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CSU Remembers Trustee Emeritus Bob Allen

Published January 29, 2018 in News

Clarks Summit University extends deep condolences to the family of Bob Allen, who passed away Saturday, January 27, 2018. Allen was an accomplished professional, long-serving member of the CSU Board of Trustees and trustee emeritus who also served as interim president of the university.

A Celebration of Life Service will be held at Heritage Baptist Church in Clarks Summit, Pennsylvania on Tuesday, January 30 at 6:30 p.m. Guests may greet the family  at a light reception following the service in the Heritage Family Room. In lieu of flowers, donations in his name can be sent to The Scranton School for Deaf & Hard of Hearing Children, 537 Venard Road, Clarks Summit, Pennsylvania, 18411.

Mr. Bob Allen: Serving with a Smile

Bob Allen working on the phoneAllen was a gifted businessman from the time he was a young man. While still a senior in high school, he worked at one of the biggest John Deere factories in the nation, located in his hometown of Moline, Illinois. There, he worked alongside his former Boy Scout leader as he began honing his abilities. After a year in college, Allen began a training program with J.C. Penney CO, Inc. (He shares more about his professional journey in this CSU video from early 2017).

In 1965, after many years of promotions, Allen relocated to the J.C. Penney company headquarters in New York City, where he served as sales plan marketing manager until he retired. Allen served the J.C. Penney company for 35 years.

Allen became a member of the CSU Board of Trustees in 1970 and was named trustee emeritus in 2015. After his retirement from J.C. Penney in the late ’80s, he came to CSU to serve as the president’s assistant to Dr. Milo Thomson, helping with the administration of the school.

After more than 30 years of service on the Board, Allen became interim president during the 2000-2001 academic year. Allen was adored by students and always had a big smile and cheerful greeting. Many remember him standing before the student body every week in chapel, saying with cheerful inflection, “Good Monday morning to you!” His work ethic and dedication carried CSU through a major transition, encouraging students and faculty alike.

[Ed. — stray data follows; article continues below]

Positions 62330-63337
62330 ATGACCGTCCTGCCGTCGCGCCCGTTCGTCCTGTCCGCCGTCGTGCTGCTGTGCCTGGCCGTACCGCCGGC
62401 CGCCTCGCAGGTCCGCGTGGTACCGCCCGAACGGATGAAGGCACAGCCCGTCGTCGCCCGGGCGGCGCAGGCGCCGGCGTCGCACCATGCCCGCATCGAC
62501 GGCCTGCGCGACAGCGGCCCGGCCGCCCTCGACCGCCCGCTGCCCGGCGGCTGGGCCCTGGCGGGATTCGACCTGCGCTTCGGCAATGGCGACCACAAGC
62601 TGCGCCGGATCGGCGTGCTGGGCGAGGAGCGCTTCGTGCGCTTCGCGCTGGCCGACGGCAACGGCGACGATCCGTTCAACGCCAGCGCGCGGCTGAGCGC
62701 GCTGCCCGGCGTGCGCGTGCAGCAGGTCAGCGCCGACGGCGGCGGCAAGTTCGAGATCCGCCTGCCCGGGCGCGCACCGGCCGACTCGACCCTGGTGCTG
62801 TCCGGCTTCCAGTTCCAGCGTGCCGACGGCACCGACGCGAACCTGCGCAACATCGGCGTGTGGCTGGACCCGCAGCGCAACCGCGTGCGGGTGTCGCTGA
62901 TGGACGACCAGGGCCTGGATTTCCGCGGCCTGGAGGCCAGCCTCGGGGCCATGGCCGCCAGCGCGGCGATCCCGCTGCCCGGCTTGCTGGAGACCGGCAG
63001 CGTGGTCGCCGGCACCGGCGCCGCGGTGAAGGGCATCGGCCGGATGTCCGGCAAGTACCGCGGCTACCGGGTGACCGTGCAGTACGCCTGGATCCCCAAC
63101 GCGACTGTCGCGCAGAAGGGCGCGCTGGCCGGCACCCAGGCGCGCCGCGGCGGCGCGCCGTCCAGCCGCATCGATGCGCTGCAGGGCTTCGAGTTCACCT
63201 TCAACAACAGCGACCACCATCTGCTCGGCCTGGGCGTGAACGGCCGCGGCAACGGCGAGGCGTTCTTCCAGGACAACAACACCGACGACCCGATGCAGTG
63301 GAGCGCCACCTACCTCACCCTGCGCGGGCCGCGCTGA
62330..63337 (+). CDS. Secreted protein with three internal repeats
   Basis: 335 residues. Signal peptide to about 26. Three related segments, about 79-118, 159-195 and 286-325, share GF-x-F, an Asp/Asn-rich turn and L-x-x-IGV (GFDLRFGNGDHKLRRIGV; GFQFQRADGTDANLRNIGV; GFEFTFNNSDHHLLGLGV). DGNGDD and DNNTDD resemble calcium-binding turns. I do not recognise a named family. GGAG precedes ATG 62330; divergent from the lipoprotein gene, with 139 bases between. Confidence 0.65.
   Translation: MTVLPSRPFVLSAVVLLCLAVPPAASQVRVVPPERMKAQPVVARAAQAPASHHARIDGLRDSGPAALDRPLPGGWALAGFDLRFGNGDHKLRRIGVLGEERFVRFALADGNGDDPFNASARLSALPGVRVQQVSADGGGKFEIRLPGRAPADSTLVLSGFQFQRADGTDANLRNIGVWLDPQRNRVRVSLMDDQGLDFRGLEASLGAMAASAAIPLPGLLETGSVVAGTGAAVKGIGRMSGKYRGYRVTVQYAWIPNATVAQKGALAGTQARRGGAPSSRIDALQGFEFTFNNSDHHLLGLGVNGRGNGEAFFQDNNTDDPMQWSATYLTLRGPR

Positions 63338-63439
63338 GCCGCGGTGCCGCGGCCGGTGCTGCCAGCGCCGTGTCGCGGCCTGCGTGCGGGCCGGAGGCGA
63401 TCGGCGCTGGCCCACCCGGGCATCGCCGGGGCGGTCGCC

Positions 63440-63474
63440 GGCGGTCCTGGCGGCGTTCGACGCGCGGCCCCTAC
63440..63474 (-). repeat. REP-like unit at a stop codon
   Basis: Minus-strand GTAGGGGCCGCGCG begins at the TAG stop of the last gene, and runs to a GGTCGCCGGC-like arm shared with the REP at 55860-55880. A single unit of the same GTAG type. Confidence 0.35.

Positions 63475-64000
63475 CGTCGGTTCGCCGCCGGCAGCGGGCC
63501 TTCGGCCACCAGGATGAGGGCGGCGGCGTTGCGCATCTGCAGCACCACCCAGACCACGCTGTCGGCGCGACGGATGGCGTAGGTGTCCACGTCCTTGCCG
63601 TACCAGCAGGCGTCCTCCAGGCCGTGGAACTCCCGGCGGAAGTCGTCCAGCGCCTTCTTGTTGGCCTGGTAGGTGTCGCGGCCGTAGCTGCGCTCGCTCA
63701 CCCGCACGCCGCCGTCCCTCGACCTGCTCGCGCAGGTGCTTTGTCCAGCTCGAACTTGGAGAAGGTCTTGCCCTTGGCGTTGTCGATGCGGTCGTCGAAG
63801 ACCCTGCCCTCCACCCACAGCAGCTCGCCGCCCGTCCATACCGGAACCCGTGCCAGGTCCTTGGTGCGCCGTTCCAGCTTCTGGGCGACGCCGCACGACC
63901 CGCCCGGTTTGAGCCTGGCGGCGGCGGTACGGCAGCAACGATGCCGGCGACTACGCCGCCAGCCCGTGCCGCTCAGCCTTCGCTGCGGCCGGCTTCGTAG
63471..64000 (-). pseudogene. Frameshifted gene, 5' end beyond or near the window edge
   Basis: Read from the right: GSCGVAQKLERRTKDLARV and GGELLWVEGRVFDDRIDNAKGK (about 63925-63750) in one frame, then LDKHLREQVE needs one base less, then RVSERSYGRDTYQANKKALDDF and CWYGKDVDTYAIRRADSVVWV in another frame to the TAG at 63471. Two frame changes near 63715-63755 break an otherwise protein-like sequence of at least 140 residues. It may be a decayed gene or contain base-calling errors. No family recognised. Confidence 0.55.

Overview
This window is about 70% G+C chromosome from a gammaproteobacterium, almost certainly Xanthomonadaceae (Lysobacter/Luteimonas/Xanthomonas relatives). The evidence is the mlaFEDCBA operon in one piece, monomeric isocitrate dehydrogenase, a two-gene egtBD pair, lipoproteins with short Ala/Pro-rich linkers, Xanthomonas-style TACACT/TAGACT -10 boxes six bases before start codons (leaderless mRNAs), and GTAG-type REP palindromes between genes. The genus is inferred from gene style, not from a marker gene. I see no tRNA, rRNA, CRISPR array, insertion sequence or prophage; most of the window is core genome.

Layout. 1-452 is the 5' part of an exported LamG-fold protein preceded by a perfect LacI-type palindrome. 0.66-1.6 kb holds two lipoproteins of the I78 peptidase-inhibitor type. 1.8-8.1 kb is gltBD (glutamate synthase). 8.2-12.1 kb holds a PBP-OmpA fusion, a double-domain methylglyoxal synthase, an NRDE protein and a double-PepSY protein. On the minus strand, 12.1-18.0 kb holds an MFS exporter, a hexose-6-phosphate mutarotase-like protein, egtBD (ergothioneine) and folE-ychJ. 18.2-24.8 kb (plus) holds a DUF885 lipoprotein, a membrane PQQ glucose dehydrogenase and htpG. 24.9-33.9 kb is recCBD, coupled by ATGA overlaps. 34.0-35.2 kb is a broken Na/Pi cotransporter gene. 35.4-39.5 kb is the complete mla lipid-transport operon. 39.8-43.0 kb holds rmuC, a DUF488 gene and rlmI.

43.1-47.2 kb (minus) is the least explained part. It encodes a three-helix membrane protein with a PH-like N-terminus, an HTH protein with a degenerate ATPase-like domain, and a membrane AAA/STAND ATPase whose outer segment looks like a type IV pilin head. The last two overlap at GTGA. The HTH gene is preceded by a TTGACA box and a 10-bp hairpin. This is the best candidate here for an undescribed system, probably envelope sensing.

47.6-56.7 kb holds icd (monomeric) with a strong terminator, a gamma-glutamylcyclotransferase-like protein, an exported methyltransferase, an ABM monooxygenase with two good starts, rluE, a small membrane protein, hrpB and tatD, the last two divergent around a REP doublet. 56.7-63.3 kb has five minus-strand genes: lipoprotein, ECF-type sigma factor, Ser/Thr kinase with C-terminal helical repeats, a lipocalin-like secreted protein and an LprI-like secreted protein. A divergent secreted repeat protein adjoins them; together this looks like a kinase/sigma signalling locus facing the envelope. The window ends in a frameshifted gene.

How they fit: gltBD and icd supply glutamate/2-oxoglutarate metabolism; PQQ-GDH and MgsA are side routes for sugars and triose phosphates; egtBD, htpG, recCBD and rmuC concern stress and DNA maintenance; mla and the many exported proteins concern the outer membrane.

Mr. Russell Phelps, CSU Trustee Emeritus and friend of Allen for 70 years, admitted, “As we worked together at CSU, he impressed me as a very good leader. When he was chairman of the board, he got people to work together and accomplish things. As a president everyone liked him—that’s pretty difficult for a president to do! He’s always been an even-minded type of person, thoughtful in helping to solve problems and willing to do things that need to get done. We looked to the leadership of Bob Allen with very high esteem.”

A Treasured Legacy

Bob Allen with Datapipe golf teamDr. Jim Lytle, CSU president, describes, “Bob was a man of God in every way that you might want to define it—his godliness, his love for Gloy and his kids, his dedication to his church, his belief that his work was ministry. He gave countless hours of assistance to CSU over 45 years, even moving here after he retired to assist president Thompson and then assuming the presidency for a year. My mind is filled with memories of Bob’s assistance and encouragement.”

Bob Allen spent his life using his passions and abilities for the Kingdom of God. Behind him, he leaves Gloy, his wife of nearly 70 years; children Lisa (Allen) Konzelman and Robb Allen, grandchildren and great-grandchildren.

Bob and Gloy AllenJohn Greening is a CSU trustee and national representative of General Association of Regular Baptist Churches. He notes, “My wife and I have known Bob and Gloy for years to be one of the finest, godly, sweet-natured, happy, wise and encouraging couples we have ever met. It is impossible to talk of the one without the other. In our estimation, they were the perfect combination of what makes a Christlike marriage team.” Greening describes Allen as “the quintessential board member for the school,” recognizing the energy and resources he invested in CSU. “His handwritten personal notes of appreciation after a challenging meeting were treasured.” Greening recalls, “His smile always lifted spirits. I benefited from observing his business insights, not to mention his sartorial taste. I thank the Lord for this gentleman.”

“Bob Allen left an indelible mark on my life,” admits former chairman of CSU’s Board of Trustees, Don Shirk. In addition to all his professional roles, Allen’s impact was personal. “It was his friendship, thoughtfulness and, most importantly, his prayer for my family when we were going through a very difficult season that made an imprint on my life…Bob was a godly gentleman.”

Shirk continues, “He was a rare, choice servant that one only has the privilege to know a few times in a lifetime. Bob had two families—biological and CSU—both of which have been blessed by knowing a man who showed us what it looks like to love God. He leaves behind him a treasured legacy.”

Jessica Eddy is a junior in CSU’s Communications-Writing program. She is from Worthington, Pennsylvania.

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